Skoczylas v The Minister for Finance

CourtHigh Court
JudgeMr. Justice Alexander Owens
Judgment Date17 January 2023
Neutral Citation[2023] IEHC 33
Docket Number[2021 No. 341 MCA]

In the Matter of Irish Life and Permanent Group Holdings Plc and in the Matter of Irish Life and Permanent Plc and

In the Matter of an Application for the Setting Aside Pursuant to Section 11 of the Credit Institutions (Stabilisation) Act 2010 of the Direction Order Which Was Made on the 26th July 2011 Pursuant to Section 9 of the Credit Institutions (Stabilisation) Act 2010 and Ancillary Orders

Gerald Dowling, Padraig McManus, Piotr Skoczylas and Scotchstone Capital Fund Limited
The Minister for Finance


Permanent TSB Group Holdings and Permanent TSB Plc
Notice Parties

[2023] IEHC 33

[2021 No. 341 MCA]


JUDGMENT of The Hon. Mr. Justice Alexander Owens delivered on the 17th day of January 2023.


This is a review of a determination of the Legal Costs Adjudicator relating to party and party costs awards in this litigation. The matter to be decided is whether Piotr Skoczylas is entitled to recover amounts claimed for what are described in 26 invoices submitted to the Legal Costs Adjudicator as “professional research and advisory / consulting and related services; i.e. non-legal litigation services and advice / consulting in relation to the proceedings before the High Court…” The Legal Costs adjudicator disallowed these claims.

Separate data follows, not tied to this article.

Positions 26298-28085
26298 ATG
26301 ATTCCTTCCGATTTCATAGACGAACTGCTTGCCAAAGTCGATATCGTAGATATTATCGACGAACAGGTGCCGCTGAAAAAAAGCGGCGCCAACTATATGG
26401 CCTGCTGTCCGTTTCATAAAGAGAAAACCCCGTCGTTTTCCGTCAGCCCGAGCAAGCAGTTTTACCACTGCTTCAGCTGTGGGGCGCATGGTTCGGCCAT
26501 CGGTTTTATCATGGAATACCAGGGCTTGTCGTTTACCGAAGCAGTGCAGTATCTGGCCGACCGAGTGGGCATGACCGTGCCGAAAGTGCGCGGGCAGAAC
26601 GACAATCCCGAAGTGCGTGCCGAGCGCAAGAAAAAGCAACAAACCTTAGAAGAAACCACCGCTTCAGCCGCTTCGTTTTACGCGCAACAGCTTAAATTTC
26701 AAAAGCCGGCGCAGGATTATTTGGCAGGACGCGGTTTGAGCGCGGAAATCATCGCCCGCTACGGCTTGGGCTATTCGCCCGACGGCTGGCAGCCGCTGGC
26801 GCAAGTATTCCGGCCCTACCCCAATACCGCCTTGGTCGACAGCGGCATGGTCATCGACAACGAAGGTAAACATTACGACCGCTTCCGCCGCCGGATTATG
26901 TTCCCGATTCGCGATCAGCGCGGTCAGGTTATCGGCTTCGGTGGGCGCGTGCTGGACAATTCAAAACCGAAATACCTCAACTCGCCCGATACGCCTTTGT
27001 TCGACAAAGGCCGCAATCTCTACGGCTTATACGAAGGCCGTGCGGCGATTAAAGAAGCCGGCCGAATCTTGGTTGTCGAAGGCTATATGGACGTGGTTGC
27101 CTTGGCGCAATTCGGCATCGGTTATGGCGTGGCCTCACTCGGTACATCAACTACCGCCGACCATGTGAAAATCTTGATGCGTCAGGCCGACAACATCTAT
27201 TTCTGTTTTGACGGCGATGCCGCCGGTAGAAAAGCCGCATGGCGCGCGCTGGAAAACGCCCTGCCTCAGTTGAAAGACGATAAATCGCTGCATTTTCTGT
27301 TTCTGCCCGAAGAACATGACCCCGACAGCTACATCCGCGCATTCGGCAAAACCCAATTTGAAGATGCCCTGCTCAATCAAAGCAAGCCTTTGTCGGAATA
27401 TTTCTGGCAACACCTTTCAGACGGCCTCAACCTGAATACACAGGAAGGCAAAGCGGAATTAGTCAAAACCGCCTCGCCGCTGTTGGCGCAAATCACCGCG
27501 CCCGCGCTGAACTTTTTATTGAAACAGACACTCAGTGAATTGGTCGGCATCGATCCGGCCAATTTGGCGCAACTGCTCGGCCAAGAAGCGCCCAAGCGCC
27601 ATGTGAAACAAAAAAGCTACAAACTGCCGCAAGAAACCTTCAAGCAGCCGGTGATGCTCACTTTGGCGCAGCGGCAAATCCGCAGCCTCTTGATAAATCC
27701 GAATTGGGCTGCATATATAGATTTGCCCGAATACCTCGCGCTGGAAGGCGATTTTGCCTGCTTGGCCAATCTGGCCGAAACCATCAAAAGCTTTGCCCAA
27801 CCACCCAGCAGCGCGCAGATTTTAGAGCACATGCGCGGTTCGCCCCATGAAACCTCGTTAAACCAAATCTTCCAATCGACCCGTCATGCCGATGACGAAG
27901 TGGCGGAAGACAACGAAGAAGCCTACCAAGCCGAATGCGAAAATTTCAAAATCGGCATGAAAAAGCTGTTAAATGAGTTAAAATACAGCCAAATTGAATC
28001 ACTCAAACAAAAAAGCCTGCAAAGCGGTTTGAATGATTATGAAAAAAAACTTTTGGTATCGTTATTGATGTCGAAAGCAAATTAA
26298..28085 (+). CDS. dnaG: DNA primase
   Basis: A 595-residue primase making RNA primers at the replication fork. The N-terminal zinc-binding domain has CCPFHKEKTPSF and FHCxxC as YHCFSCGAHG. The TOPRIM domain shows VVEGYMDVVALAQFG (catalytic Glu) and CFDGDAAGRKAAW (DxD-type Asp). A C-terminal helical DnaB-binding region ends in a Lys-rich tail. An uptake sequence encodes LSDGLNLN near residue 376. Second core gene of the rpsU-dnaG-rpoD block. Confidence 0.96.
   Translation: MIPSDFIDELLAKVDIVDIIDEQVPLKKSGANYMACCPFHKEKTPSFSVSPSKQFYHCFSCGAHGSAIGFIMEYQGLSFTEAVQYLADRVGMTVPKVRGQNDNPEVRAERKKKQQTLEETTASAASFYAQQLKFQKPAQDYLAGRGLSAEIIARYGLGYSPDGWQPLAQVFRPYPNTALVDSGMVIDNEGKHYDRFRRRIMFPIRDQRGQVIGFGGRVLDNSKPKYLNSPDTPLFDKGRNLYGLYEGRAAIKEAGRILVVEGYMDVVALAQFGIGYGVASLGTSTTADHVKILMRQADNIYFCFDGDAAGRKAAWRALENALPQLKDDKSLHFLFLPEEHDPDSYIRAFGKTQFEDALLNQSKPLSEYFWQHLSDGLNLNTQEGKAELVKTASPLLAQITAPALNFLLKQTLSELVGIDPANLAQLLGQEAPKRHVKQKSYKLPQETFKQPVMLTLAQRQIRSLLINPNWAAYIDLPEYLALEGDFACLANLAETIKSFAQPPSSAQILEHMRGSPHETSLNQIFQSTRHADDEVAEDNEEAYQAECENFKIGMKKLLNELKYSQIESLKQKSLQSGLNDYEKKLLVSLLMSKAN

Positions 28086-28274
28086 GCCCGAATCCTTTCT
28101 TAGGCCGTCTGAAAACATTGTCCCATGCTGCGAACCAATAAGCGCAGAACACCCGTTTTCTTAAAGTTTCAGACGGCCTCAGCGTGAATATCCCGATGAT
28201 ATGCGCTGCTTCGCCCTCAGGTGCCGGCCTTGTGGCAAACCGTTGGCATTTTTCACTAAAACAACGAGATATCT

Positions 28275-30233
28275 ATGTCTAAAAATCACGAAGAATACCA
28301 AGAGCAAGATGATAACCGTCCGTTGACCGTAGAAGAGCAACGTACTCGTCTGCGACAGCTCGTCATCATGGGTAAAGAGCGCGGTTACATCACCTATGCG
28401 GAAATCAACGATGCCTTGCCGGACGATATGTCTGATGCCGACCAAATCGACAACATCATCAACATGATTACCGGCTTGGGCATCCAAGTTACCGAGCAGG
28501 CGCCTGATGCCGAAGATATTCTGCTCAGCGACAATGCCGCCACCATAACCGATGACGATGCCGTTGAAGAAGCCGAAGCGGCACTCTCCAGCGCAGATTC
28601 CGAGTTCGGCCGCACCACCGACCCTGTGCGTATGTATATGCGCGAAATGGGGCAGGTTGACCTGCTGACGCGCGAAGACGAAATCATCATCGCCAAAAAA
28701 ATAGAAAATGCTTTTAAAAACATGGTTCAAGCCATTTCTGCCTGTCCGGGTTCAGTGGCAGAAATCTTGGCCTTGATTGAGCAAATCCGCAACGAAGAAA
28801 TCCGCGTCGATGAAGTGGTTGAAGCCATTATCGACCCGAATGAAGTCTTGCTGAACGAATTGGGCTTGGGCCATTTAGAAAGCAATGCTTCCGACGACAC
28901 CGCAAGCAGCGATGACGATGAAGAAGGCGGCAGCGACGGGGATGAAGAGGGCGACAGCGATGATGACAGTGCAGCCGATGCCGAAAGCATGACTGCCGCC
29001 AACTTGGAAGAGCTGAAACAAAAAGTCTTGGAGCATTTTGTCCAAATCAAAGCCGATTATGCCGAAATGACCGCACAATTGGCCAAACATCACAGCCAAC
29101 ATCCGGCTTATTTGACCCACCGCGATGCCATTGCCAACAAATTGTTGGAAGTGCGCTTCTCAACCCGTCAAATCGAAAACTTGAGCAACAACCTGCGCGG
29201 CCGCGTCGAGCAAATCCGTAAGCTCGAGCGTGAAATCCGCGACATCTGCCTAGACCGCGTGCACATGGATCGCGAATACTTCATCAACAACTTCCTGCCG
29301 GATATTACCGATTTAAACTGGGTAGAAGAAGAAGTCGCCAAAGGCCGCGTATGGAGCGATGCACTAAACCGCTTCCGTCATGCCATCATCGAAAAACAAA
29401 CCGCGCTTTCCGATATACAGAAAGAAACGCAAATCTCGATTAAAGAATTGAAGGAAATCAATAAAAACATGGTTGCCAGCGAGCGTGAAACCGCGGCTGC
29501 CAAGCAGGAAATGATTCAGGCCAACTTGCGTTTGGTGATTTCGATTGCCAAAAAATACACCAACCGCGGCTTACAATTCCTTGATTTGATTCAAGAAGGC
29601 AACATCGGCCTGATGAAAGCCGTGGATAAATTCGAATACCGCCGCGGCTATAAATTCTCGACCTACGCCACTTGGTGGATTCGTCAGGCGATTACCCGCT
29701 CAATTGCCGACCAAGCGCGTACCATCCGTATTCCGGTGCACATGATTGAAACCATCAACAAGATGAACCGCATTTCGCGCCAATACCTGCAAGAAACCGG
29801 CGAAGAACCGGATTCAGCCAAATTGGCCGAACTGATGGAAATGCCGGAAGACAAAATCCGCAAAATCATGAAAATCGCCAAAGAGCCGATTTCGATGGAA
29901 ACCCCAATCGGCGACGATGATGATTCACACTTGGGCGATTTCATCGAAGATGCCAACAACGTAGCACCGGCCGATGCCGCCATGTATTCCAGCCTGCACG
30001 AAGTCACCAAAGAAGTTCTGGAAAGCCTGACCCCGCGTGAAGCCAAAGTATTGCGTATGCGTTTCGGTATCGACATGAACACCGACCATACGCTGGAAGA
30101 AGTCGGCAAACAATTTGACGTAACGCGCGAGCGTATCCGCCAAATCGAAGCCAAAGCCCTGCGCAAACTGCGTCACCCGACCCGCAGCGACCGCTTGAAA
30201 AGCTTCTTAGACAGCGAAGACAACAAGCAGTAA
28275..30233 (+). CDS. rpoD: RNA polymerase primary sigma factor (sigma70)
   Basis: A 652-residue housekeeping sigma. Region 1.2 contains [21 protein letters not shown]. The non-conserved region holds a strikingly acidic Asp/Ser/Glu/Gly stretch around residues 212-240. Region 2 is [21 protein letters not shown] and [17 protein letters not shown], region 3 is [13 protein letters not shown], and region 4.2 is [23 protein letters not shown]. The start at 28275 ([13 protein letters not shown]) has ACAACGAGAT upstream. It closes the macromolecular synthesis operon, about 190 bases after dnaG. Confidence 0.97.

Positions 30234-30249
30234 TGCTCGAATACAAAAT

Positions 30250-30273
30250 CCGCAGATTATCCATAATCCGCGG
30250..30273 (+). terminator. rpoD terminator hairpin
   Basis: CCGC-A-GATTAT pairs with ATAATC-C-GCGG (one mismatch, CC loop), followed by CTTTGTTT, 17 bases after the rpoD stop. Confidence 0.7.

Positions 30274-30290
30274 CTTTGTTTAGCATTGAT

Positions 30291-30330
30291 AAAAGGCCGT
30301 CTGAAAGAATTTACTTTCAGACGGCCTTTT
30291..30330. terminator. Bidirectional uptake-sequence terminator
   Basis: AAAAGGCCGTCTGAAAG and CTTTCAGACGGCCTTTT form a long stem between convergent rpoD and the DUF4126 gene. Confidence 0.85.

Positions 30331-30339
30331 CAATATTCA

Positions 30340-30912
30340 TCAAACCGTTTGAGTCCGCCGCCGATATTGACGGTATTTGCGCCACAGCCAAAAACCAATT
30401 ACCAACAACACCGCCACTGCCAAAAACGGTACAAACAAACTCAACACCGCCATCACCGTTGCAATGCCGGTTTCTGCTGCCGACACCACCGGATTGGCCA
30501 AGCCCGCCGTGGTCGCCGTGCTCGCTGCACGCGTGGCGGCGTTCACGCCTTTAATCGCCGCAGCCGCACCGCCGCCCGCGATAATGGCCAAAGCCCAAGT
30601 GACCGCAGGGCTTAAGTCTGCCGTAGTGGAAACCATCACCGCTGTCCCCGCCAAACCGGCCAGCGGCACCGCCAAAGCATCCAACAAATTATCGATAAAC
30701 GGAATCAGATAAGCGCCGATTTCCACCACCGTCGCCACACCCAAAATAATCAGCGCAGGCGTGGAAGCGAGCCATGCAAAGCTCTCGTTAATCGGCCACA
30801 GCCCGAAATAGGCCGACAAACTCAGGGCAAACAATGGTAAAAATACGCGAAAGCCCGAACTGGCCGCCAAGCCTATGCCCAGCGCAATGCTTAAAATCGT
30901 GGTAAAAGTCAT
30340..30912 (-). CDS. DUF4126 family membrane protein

The core issue is whether Mr Skoczylas has provided through the medium of his English limited liability partnership services which are capable of giving rise to a valid claim for allowance or reimbursement on foot of party and party costs orders which allowed him outlay.


This Court has examined each of the disputed invoices. They contain explanations of work claimed to have been done. They claim fees for “professional” “non-legal” input which assisted Mr Skoczylas in formulating and presenting his legal claim. The invoices do not indicate what the nature of the advice and consultancy was or what professional expertise was deployed or why it was needed. Examination of these aspects would become relevant if services of the type invoiced were in principle capable of being recoverable as outlay on foot of an order for party and party costs.


This Court has no difficulty with the general proposition that party and party costs can be recovered for time taken on preparing and giving expert evidence supplied by a litigant or via a litigant's business partnership or employee where such claims would be allowed if that service was provided by an independent professional.